You can tell a lot about people by their animals, and all the animals we met at Wheatley Birds of Prey spoke well of Clive and his team. As well as the array of hunting birds there were also two charming dogs, some very bright budgies, and a number of ferrets. All seemed pretty relaxed and very well cared for.
Clive has been in the falconry game a long time, and has two acolytes - Ruth, who apparently has a day job but whose passion is clearly for working with these birds, and Harvey who is doing a City and Guilds course in Falconry. I had no idea that existed. The group are full of information, bursting at the seams with it, and so you learn a terrific amount about the history, the sport, photography tips, the birds and the sense of the partnership of people and birds stretching back over 6000 years or so in one long line. It's inevitable too that this activity means being outdoors, and understanding the countryside, from animal activity to foraging for mushrooms. Did you know for instance that "to cadge a lift" is one of the many phrases that entered the language from falconry traditions, or that you can tell if an owl is nocturnal by the colour of its eyes?
It's entirely free to visit the birds, and I hope that everyone who pops into the garden centre for a simple pot of herbs gets diverted to see the birds on their perches or in their cages. It's a terrifically calm space, and feels like somewhere people behave predictably, and with respect. Impressively, Clive and his team were able to predict how each bird would react, and be right about that too. It's clear relationships are tended every day.
Our group were booked in for a handling and flying session. We were a motley crew, ranging from 2 years to just retired. Two is a bit young, definitely too young to join in, but the crew were very friendly, and fortunately the dogs were happy to be patted and followed about.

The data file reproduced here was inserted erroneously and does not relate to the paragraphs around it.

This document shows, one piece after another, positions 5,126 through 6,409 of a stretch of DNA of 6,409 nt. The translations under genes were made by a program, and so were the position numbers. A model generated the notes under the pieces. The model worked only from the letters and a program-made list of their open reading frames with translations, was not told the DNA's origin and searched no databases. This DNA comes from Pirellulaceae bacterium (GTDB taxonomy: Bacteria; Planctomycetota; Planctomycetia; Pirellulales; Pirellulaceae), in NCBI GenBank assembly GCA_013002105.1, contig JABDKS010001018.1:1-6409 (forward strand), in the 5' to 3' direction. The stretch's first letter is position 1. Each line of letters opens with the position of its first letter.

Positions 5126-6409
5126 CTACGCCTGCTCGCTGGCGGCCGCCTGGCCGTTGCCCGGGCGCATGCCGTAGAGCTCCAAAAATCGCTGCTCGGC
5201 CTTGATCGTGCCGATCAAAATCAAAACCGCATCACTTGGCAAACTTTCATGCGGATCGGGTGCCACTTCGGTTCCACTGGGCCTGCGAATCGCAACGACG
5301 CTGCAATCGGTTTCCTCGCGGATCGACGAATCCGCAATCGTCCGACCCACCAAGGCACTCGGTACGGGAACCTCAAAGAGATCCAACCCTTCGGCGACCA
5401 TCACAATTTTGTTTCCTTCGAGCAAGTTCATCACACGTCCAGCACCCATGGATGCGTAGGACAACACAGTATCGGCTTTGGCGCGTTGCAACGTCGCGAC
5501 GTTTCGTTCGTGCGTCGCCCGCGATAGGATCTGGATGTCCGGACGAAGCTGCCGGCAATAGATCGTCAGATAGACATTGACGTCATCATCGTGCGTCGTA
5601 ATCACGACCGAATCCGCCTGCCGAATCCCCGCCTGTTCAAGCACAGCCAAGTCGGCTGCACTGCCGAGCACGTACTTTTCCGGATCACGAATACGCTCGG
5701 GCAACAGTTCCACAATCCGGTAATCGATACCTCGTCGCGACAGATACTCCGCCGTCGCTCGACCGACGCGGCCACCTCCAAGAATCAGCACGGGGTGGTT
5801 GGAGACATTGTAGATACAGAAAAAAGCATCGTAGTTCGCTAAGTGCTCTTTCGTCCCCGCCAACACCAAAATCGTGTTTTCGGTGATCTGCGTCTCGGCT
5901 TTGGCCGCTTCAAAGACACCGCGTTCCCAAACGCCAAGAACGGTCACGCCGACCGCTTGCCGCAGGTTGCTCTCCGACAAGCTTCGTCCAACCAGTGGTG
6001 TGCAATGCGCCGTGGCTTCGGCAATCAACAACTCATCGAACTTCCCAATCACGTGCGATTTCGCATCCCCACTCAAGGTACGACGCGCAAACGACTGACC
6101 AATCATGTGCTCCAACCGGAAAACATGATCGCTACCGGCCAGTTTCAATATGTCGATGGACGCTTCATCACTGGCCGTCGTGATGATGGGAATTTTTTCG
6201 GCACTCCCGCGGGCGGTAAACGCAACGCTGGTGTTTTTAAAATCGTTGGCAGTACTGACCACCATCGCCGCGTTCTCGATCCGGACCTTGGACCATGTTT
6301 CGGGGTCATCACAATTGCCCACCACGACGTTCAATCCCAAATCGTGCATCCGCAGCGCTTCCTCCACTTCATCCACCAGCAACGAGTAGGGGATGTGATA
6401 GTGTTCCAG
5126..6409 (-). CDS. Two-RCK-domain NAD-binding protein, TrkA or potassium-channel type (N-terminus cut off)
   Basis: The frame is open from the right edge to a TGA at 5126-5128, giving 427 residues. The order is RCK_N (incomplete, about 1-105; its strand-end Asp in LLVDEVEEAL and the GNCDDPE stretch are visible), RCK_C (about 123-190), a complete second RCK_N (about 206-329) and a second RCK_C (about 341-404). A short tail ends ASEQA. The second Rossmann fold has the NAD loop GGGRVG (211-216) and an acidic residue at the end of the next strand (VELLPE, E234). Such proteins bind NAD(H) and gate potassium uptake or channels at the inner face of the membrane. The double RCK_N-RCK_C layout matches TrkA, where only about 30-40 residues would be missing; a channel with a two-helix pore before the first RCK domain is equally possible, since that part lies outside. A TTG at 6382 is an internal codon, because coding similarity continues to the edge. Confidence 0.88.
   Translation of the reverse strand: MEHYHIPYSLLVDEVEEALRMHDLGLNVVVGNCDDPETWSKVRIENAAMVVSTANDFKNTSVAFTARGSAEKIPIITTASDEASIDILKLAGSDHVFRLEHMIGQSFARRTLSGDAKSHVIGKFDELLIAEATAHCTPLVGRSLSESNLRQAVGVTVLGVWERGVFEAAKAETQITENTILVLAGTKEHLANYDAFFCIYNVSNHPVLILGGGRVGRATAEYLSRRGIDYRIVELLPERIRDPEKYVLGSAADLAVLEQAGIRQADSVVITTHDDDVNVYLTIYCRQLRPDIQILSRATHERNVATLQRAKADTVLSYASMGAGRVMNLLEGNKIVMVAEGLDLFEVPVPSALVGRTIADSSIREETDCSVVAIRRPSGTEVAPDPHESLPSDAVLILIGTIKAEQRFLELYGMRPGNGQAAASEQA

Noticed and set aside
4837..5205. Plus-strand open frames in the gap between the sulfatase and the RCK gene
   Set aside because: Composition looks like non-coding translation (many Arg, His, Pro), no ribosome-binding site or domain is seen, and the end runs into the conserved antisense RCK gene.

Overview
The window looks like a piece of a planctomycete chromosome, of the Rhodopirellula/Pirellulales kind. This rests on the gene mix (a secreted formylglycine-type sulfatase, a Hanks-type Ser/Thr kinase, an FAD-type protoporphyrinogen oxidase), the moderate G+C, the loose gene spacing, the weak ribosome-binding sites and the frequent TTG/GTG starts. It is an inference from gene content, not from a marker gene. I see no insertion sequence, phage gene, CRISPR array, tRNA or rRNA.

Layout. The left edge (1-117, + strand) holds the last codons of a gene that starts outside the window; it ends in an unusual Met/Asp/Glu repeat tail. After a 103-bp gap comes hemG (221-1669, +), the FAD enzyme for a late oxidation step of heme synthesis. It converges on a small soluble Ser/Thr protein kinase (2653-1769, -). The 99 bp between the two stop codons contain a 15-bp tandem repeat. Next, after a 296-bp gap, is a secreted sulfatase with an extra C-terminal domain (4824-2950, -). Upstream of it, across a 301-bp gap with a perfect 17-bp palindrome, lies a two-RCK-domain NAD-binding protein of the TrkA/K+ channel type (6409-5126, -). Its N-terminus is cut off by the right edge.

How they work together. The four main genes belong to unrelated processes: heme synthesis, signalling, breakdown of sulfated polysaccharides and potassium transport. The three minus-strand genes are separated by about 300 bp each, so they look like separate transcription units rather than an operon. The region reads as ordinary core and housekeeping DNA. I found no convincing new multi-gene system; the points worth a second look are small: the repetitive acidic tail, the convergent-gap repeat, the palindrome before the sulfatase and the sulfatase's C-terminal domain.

We were able to hold the birds on a glove, try flying the birds from one person to another (with smears of chicken to entice them), and watch them fly to a lure (a moving target). This was particularly spectacular, as the Falcons fly so fast, and so far. They wheeled off way over the next wood, flinging themselves back from 1000 ft up, and over 100mph. Clive would also spot wild birds and point them out, and apparently they have a local magpie who was cared for and released, and who will occasionally come to the glove pretending to be a hawk.
For someone who doesn't really do owls, there are quite a few of them about, mostly accidental rescues. They're really beautiful, perhaps seeming less wild than the buzzards and falcons, but not acting tamely. Everyone has told them they won't succeed in training their snowy owl, and judging by his waddling to the glove and then turning himself almost inside out with a great deal of flapping, they'll have their work cut out. But I wouldn't bet against this group getting any bird trained. They have the persistence and the love.